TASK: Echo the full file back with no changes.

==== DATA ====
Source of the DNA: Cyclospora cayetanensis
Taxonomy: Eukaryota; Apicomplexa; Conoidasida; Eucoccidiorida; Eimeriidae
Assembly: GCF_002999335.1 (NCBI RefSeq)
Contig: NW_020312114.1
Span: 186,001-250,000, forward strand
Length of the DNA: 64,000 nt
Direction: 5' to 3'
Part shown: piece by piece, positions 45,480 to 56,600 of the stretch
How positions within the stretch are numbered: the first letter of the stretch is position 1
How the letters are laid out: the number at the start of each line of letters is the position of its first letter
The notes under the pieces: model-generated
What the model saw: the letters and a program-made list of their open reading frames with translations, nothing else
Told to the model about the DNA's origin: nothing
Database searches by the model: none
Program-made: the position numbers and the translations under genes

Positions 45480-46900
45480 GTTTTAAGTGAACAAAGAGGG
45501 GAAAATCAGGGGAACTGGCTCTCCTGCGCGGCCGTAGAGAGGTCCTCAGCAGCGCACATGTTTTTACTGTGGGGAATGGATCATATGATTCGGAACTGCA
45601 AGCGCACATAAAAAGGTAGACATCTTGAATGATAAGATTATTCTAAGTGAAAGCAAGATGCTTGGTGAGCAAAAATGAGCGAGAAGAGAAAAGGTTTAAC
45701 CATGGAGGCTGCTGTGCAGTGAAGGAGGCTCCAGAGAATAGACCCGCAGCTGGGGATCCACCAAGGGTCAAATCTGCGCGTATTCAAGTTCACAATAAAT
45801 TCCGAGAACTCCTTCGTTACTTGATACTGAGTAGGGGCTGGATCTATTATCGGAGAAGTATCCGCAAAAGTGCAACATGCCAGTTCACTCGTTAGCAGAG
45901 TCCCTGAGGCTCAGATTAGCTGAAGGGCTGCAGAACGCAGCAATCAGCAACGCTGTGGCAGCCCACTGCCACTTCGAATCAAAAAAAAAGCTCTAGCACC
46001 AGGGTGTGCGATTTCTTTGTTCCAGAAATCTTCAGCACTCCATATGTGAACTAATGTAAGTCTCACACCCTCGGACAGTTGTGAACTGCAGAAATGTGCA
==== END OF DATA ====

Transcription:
Source of the DNA: Cyclospora cayetanensis
Taxonomy: Eukaryota; Apicomplexa; Conoidasida; Eucoccidiorida; Eimeriidae
Assembly: GCF_002999335.1 (NCBI RefSeq)
Contig: NW_020312114.1
Span: 186,001-250,000, forward strand
Length of the DNA: 64,000 nt
Direction: 5' to 3'
Part shown: piece by piece, positions 45,480 to 56,600 of the stretch
How positions within the stretch are numbered: the first letter of the stretch is position 1
How the letters are laid out: the number at the start of each line of letters is the position of its first letter
The notes under the pieces: model-generated
What the model saw: the letters and a program-made list of their open reading frames with translations, nothing else
Told to the model about the DNA's origin: nothing
Database searches by the model: none
Program-made: the position numbers and the translations under genes

Positions 45480-46900
45480 GTTTTAAGTGAACAAAGAGGG
45501 GAAAATCAGGGGAACTGGCTCTCCTGCGCGGCCGTAGAGAGGTCCTCAGCAGCGCACATGTTTTTACTGTGGGGAATGGATCATATGATTCGGAACTGCA
45601 AGCGCACATAAAAAGGTAGACATCTTGAATGATAAGATTATTCTAAGTGAAAGCAAGATGCTTGGTGAGCAAAAATGAGCGAGAAGAGAAAAGGTTTAAC
45701 CATGGAGGCTGCTGTGCAGTGAAGGAGGCTCCAGAGAATAGACCCGCAGCTGGGGATCCACCAAGGGTCAAATCTGCGCGTATTCAAGTTCACAATAAAT
45801 TCCGAGAACTCCTTCGTTACTTGATACTGAGTAGGGGCTGGATCTATTATCGGAGAAGTATCCGCAAAAGTGCAACATGCCAGTTCACTCGTTAGCAGAG
45901 TCCCTGAGGCTCAGATTAGCTGAAGGGCTGCAGAACGCAGCAATCAGCAACGCTGTGGCAGCCCACTGCCACTTCGAATCAAAAAAAAAGCTCTAGCACC
46001 AGGGTGTGCGATTTCTTTGTTCCAGAAATCTTCAGCACTCCATATGTGAACTAATGTAAGTCTCACACCCTCGGACAGTTGTGAACTGCAGAAATGTGCA